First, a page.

Osteoporosis – The Silent Epidemic

Osteoporosis is a bone condition which occurs due to low bone mass or decreased bone strength. In literal terms, it means “Porous Bones”.

It happens when there’s an imbalance between new bone formation and old bone contraction. The new bone formation is unable to catch up with bone loss. As the bone mass is lost, it eventually weakens and becomes more prone to fractures especially in the areas like hip, spine, and wrist.

There are no obvious symptoms in the early stages of this “silent epidemic”, but towards the later stages, you might feel pain in the bones or muscles, especially in areas around the lower back. Apart from pain, people with osteoporosis may suffer from spinal compression fractures resulting in loss of height with a stooped back.


Around the world, at least one in three women and one in five men over the age of 50 will suffer a fracture caused by weak bones. The study conducted by the United Health Organisation estimated that more than 200 million people are affected by osteoporosis. Nine million fractures annually are reported.

Osteoporosis is common in both sexes and all parts of the World. About one in three women and one in five men over 50 years will suffer a fracture due to osteoporosis. By 2050, the incidence of hip fractures will increase drastically.



Women are more likely to develop osteoporosis than men. This difference is related to several reasons including the abrupt loss of estrogens at menopause, women start with a lower bone density and lose bone more quickly than men and women live longer than men.


 Increasing age is associated with falling production of estrogens and testosterone, which increases osteoporosis risk. Levels of sex hormone binding globulin (SHBG) rise with age, binding to the sex hormones and reducing their total bioavailable levels, which further aggravates bone loss. Advancing age also means longer total exposure to chronic oxidant stress and inflammation, both of which contribute to the development of osteoporosis


Caucasian and South Asian people have a greater risk of osteoporosis.

Family History:

A family history of hip fracture carries a twofold increased risk of fracture among descendants.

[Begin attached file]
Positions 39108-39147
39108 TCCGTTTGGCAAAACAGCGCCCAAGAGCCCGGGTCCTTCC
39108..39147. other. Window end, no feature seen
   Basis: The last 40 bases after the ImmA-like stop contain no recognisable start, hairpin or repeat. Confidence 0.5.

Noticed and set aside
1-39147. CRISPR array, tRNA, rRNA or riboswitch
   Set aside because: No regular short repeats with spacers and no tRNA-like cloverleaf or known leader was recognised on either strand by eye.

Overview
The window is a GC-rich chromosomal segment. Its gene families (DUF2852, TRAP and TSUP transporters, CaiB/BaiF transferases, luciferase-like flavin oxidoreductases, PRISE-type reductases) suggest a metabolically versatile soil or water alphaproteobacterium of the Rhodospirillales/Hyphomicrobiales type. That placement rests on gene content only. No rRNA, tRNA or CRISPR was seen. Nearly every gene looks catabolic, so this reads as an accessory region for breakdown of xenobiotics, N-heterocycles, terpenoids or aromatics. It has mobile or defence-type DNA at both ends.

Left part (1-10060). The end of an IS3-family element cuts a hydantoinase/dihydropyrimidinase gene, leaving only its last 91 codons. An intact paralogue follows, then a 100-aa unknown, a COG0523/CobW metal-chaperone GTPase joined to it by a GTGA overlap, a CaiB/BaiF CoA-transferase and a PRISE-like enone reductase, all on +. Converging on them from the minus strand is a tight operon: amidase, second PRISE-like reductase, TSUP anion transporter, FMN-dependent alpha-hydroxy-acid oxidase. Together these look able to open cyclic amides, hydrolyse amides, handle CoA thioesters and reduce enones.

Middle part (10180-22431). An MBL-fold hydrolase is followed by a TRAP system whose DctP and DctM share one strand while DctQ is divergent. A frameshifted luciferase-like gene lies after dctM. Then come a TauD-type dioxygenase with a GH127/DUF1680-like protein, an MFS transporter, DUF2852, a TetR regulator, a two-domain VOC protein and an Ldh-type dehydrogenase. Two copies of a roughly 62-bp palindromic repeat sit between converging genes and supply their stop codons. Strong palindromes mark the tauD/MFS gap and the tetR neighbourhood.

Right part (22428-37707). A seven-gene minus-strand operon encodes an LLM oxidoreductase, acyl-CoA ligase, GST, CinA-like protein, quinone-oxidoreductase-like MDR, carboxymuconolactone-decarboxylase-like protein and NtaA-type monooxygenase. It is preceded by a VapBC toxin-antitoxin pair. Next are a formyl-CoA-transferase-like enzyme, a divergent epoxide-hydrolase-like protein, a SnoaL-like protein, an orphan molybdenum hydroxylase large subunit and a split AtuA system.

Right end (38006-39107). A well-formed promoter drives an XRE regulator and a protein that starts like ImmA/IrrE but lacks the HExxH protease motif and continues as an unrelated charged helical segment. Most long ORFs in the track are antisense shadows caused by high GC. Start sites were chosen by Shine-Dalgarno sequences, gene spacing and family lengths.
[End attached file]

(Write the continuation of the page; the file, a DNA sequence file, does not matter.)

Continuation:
Estrogens Exposure:

Women with late puberty or early menopause are at higher risk due to a decrease in estrogen exposure over their lifetime.

Slim stature (underweight):

People with a body mass index of 19 or less or have small body frames tend to have a higher risk because they may have less bone mass to draw from as they age.


Increased body fat was long thought to be protective against osteoporosis. Accumulating evidence, however, suggests that obesity-related components such as insulin resistance, hypertension, increased triglycerides, and reduced high-density lipoprotein cholesterol are all risk factors for low bone mineral density.

Cardiovascular Disease:

Cardiovascular disease and mortality are associated with osteoporosis and bone fractures. It’s not surprising since the two conditions share many mechanisms and risk factors, such as oxidant damage and inflammation.

Chronic Stress & Depression:

Both conditions increase cortisol production, leading to suppression of sex hormone production, increased insulin resistance, and enhanced release of inflammatory cytokines

Can Osteoporosis Be Prevented?

Osteoporosis is largely preventable. You can reduce your risk for osteoporosis by having a balanced diet and an active lifestyle.

Health Tips:

  • Get the daily recommended amounts of calcium and vitamin D.
  • Start exercising today. Regular exercise helps to build stronger and denser bones, and weight-bearing exercises are important for building and maintaining bone density.
  • Avoid smoking and excessive alcohol. It can prevent estrogen from protecting the bones. Excessive drinking can also reduce bone formation.
  • Reduce the intake of caffeine. Caffeine in coffee, tea, and some soft drinks may decrease calcium absorption. Try to maintain a low daily intake of drinks with caffeine, and offset the calcium lost by increasing your calcium intake.
  • Say ‘no’ too salty snacks. Eating too much sodium can cause bone loss.
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